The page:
5 Signs Your Family is Ready for a Pet
There’s no denying that bringing a pet into the home is extremely beneficial for children and parents alike. Cats and dogs, especially, bring unconditional love and companionship. But how do you know if your family is ready to become pet owners? Along with the love and joy that pets bring, comes responsibility. Here are 5 ways you can tell that your family is ready for a pet.
This is one of the most important things to consider before owning a pet. Your children should love and respect animals. If your child has a fear of large dogs, cats, or any other animals, you may want to reconsider pet ownership. Don’t be fooled into thinking that owning a pet will eliminate that fear. One is not a remedy for the other. But you can take steps to help your child feel more comfortable around animals. Allow them to visit a friend with an older, calmer dog. Visit petting zoos where your child can touch and feed animals behind the safety of a fence. Take baby steps to get your child used to being around animals.
When it comes to respect, your child must realize that animals have feelings and rights too. Animals need personal space and consideration, just like humans. Teach your child to as a pet owner prior to petting, holding, or touching their animal. This shows respect for the animal’s comfort level and makes for a safe, pleasant interaction. Make sure that your child understands pets are not toys or things to be ignored or mistreated. Pets also need love, affection, and positivity.
A child’s attention span is naturally short. Their desire for a new toy or pair of sneakers usually fades over time as their interest moves to something else. It’s important that your child’s desire for a pet is long lasting and not simply a fleeting moment. It’s no surprise that after your child sees an adorable puppy or kitten that they instantly want one of their own. What your kids need to understand is that dogs don’t stay puppies forever. And while having a pet is a lot of fun, there’s also work involved. All too often children lose interest in their new pet when they realize it’s not all about snuggles and kisses (although there’s plenty of that too!)
This point stems from the last. Not only is there work involved with pet ownership, but responsibility as well. It’s difficult for small children to understand everything that comes with owning a pet. It’s also impractical for parents to expect younger kids to partake in all of the responsibilities. Older children can help by walking the dog or letting them outside, feeding them, and taking them outside for play time and exercise. A good indicator of whether or not your children are responsible enough for a pet is if they complete their own daily tasks without complaining or being reminded. Things like brushing their teeth, making their bed, or taking out the garbage. If your kids can handle these chores, chances are they won’t forget to feed or walk the family pet.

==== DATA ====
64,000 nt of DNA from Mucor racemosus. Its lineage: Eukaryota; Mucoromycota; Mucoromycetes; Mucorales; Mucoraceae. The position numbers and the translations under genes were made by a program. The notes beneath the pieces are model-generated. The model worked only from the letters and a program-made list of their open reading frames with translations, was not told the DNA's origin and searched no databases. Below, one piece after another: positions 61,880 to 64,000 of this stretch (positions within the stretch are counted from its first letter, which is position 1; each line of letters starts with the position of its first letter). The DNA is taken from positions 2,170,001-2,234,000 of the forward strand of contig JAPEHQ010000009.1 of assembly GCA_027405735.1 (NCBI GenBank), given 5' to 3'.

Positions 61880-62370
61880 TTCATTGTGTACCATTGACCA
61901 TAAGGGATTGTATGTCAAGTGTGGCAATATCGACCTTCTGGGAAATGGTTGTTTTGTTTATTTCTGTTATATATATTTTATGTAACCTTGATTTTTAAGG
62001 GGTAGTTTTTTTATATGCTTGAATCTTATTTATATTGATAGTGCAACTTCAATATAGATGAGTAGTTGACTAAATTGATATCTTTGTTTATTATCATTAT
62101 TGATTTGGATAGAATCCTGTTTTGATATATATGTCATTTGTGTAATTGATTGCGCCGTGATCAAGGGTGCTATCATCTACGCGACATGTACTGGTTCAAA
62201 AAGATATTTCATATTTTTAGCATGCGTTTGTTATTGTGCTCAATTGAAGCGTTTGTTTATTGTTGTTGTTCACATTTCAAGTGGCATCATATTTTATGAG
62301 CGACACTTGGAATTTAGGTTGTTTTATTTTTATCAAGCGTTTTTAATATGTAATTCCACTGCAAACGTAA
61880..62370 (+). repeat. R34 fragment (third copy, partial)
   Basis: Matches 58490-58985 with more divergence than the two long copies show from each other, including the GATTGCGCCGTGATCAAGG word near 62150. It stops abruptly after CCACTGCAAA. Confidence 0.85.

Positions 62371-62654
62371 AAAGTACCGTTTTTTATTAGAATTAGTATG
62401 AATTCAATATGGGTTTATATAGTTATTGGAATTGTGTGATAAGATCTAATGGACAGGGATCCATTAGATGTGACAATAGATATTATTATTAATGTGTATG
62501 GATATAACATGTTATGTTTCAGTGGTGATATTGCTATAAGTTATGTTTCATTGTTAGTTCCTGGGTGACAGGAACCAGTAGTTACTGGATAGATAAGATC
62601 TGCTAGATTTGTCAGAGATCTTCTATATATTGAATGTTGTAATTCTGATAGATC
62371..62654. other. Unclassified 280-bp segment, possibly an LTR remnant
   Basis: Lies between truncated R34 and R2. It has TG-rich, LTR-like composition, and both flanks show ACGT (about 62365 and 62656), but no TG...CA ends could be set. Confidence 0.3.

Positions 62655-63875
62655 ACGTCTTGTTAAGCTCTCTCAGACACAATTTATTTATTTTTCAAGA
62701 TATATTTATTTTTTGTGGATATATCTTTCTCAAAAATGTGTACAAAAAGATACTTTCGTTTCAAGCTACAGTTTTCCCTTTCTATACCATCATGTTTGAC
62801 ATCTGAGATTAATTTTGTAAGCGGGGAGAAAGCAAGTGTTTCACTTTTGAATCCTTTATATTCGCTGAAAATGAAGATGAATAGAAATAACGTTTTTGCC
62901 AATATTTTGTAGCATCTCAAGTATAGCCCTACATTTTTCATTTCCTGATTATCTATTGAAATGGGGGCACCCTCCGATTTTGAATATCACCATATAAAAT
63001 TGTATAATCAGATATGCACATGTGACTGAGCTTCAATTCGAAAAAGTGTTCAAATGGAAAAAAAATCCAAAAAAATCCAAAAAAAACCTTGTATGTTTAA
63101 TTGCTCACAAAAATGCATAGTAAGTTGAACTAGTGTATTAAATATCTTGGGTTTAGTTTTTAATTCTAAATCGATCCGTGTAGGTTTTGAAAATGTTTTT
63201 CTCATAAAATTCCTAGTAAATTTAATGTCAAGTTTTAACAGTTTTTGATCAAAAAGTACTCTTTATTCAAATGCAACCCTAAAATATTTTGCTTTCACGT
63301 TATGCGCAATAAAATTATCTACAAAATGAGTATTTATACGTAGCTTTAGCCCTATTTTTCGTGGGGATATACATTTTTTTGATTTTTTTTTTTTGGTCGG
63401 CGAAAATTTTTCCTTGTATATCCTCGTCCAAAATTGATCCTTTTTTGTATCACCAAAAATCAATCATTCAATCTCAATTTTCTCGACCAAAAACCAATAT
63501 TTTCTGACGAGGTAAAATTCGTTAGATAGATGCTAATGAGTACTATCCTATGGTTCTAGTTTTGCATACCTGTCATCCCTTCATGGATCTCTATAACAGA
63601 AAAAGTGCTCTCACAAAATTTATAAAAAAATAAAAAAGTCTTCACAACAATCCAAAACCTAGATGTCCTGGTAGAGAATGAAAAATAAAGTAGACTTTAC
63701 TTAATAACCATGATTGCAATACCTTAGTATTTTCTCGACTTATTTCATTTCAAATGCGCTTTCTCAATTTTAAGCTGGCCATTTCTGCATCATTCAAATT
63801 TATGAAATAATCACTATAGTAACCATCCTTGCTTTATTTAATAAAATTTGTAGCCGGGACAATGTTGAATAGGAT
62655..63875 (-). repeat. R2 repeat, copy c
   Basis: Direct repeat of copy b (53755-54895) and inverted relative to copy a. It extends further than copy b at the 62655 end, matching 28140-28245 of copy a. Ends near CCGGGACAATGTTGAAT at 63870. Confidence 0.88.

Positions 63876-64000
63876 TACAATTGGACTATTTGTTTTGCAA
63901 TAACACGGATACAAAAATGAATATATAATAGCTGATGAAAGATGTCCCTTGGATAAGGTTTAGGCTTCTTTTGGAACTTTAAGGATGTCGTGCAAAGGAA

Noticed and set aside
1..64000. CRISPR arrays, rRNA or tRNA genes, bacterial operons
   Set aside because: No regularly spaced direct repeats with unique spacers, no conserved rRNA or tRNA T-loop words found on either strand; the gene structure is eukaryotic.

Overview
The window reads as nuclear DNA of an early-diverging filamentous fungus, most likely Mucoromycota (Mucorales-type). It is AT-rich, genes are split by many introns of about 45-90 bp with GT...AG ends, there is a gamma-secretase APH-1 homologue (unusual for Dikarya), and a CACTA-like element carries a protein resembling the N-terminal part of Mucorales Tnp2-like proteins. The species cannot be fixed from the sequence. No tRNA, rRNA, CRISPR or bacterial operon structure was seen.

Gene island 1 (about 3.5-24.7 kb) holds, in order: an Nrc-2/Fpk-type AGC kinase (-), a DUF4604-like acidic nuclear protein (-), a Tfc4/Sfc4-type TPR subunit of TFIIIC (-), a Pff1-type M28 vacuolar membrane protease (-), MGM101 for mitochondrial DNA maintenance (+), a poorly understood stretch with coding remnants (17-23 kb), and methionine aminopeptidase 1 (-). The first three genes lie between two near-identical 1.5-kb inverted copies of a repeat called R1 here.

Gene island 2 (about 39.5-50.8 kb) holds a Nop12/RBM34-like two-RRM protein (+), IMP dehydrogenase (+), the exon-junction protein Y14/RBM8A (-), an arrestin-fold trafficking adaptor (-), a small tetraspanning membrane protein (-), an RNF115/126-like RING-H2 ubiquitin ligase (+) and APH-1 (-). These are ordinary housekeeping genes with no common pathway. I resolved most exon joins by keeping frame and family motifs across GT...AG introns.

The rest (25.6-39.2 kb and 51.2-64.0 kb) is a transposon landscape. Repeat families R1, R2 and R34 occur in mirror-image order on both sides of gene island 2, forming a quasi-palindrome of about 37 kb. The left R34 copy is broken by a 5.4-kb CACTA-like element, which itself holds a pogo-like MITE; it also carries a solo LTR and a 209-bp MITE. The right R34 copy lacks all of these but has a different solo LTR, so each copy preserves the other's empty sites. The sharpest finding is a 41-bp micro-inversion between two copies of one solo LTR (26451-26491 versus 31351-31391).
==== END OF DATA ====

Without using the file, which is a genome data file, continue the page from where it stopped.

It’s not always easy for families to agree on one thing. Whether it’s what movie to watch, where to go on vacation, or something as simple as what’s for dinner. Choosing a family pet is a big decision and one that everyone should agree on. There are several factors that go into the decision including how much space you have, your work schedule, or any allergies, just to name a few. It’s important that your kids understand that choosing a pet isn’t just about making them happy. You need to come together to choose the right pet that is the best fit for everyone. This understanding comes with age and maturity, which is another sign that your family may or may not be ready for pet ownership.
The best way to determine if your family is ready for a pet is to practice being pet owners. You can do this by offering to pet sit for a family member, friend, or neighbor. Does your child willingly come along to help feed and clean up after the pet or do they forget they’re even supposed to? Take this trial run one step further and offer to pet sit in your own home. This will give your family first-hand experience being full-time pet owners. Does the novelty of pet ownership wear off after a few days? Do your children become more inconvenienced by the animal than engaged? These are all signs that your family may not be ready for pet ownership.
Pet ownership can be both challenging and rewarding. But in order to experience all of the wonderful things that accompany having a pet, you must first ensure that your family is prepared for the responsibility. The good news is, even if your children are too young now to bring home an animal with time, age, and maturity, they may grow to be the perfect little pet owners!
About the author:
Kim is a wife, mother, and animal lover. She is the proud mom of 2 beautiful girls and one very fat cat, Boots. Kim enjoys writing, yoga, traveling, and volunteering at her local animal shelter.
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